Urgent Action is needed NOW. Washoe County Commissioners and their proposed legislation would strip away meaningful conservation protections from our beautiful Wilderness Study Areas in the county.
The 600,000 acres of Wilderness Study Areas (WSAs) in Washoe County are immediately threatened by actions proposed by Washoe County Commissioners. They are proposing to get rid of about 400,000 acres of these Wilderness Study Areas and designate only about 150,000 acres of them as Wilderness.
Please write or email your Washoe County Commissioner:
Washoe County Commissioners, 1001 E. Ninth St. Building A, Reno, NV 89512
- Commissioner Marsha Berkbigler [email protected]
- Commissioner Vaughn Hartung [email protected]
- Commissioner Jeanne Herman [email protected]
- Commissioner Kitty Jung [email protected]
- Commissioner Bob Lucey [email protected]
Not sure who your commissioner is? Find out here.
Here are some suggestions on how to deliver an effective message:
- Be sure to tell them you are a constituent in their district and that you vote! Don’t hesitate to give them your address and phone number.
- Tell them you are opposed to what they call the “Economic Development and Conservation Act.”
Why you are opposed:
- You value what remains of our most wild public lands in Washoe County. It is completely unacceptable to get rid of 2/3 of our wilderness study areas. They should become permanent Wilderness.
- They are valuable because they are finite and once spoiled, they are gone forever.
- They are valuable because outdoor recreation is a big part of what Nevada and Washoe County are all about. Many people can choose where they want to live. Many choose Washoe County because of the wide variety of outdoor activities they can experience here, from motorized off-roading to fishing, hunting, or hiking in the tranquility of a remote wilderness.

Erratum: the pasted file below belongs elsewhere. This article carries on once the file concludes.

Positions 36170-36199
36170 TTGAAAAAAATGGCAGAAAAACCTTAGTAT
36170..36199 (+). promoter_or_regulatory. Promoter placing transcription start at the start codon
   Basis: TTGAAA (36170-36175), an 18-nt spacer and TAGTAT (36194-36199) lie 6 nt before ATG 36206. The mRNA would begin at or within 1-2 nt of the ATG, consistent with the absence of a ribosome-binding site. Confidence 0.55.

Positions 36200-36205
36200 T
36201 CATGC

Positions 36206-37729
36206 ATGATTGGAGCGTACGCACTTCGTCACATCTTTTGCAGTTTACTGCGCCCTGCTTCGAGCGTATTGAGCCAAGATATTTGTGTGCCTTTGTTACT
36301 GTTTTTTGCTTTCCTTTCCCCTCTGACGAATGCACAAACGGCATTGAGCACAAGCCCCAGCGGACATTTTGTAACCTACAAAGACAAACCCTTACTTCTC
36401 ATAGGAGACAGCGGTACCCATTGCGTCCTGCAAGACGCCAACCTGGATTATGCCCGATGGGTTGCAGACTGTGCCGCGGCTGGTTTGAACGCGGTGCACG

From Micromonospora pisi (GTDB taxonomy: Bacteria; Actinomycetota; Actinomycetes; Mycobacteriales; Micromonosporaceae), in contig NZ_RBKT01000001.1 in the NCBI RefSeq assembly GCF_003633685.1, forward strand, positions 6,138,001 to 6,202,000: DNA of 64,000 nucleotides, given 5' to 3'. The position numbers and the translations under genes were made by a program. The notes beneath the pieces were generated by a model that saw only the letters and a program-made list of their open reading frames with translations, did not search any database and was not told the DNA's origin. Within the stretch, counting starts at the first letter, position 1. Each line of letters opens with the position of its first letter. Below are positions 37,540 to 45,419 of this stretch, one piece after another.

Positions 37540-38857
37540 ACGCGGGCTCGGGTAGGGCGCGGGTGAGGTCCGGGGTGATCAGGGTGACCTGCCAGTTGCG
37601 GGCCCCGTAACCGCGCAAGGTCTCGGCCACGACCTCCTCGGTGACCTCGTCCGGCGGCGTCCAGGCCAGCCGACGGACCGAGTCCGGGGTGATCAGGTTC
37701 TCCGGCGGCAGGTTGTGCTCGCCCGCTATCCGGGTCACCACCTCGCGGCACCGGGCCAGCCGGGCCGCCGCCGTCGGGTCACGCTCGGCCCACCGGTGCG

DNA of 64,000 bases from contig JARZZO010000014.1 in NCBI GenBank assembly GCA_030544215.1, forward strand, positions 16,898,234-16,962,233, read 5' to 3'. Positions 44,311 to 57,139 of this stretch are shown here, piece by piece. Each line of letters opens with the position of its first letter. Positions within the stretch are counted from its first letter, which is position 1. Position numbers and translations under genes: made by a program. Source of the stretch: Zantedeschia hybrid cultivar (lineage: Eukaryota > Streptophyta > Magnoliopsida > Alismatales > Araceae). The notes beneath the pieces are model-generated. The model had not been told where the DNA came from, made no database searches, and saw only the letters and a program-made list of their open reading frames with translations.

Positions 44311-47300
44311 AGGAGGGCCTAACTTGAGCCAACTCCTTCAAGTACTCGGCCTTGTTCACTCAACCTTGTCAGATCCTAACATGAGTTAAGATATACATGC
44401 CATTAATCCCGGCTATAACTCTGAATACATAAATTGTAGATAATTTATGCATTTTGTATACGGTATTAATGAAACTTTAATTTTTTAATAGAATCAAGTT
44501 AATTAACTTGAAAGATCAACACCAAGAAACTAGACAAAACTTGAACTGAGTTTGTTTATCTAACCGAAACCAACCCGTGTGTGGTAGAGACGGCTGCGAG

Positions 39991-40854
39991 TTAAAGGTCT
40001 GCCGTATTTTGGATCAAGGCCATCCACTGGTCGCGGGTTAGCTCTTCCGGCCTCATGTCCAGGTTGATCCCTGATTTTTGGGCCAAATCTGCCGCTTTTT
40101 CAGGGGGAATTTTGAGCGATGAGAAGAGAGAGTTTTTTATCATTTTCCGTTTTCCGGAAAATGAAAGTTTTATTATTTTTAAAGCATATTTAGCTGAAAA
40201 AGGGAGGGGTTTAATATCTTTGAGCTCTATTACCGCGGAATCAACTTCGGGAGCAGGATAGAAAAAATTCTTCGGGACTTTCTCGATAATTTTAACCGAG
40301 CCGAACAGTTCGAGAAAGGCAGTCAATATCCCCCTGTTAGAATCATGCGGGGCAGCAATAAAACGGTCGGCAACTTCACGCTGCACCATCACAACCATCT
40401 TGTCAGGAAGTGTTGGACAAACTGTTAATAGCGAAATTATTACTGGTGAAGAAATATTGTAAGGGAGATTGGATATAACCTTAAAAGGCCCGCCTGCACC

- They are valuable because of the wildlife habitat that could be threatened without wilderness protection. The bighorn sheep, the pronghorn, Sage-Grouse, raptors, songbirds – these are all symbols of our great state.
- If the county doesn’t include meaningful protection to balance the development component, they need to take the plan OFF the fast track and start over, using a valid public input process.
Do you belong to an organization or business that cares about this issue? If you'd like to schedule a presentation or workshop, we'd be happy to share more information with you! Contact us at 775-324-7667.
- Click here for a map and chart of the Washoe County Commissioners WSA release compared with the Friends of Nevada Wilderness compromise proposal developed after years of work.
- Washoe County Commissioners proposed maps:
Friends of Nevada Wilderness Information Maps
Analysis of Washoe County Wilderness Release:
Washoe County Wilderness Inventory - This map is a collection of BLM WSAs, BLM Ruby Pipeline Wilderness Inventory Units and lands with Wilderness Characteristics.
Washoe County-wide - This is a preliminary map showing the results of working with stakeholders over the last several years to find Wilderness resolutions that could work for everyone. This is NOT even close to what Washoe County is proposing. They ignored all of our suggestions and stripped Wilderness protection from their proposal.
Friends of Nevada Wilderness Proposed Wilderness
Washoe County means Reno to many people but most of the county consists of a wild, wide-open landscape seen by few. Here, a volcanic legacy gives us sweeping vistas, expansive sagebrush seas, good populations of pronghorn, mule deer, bighorn sheep and stronghold for the greater sage-grouse.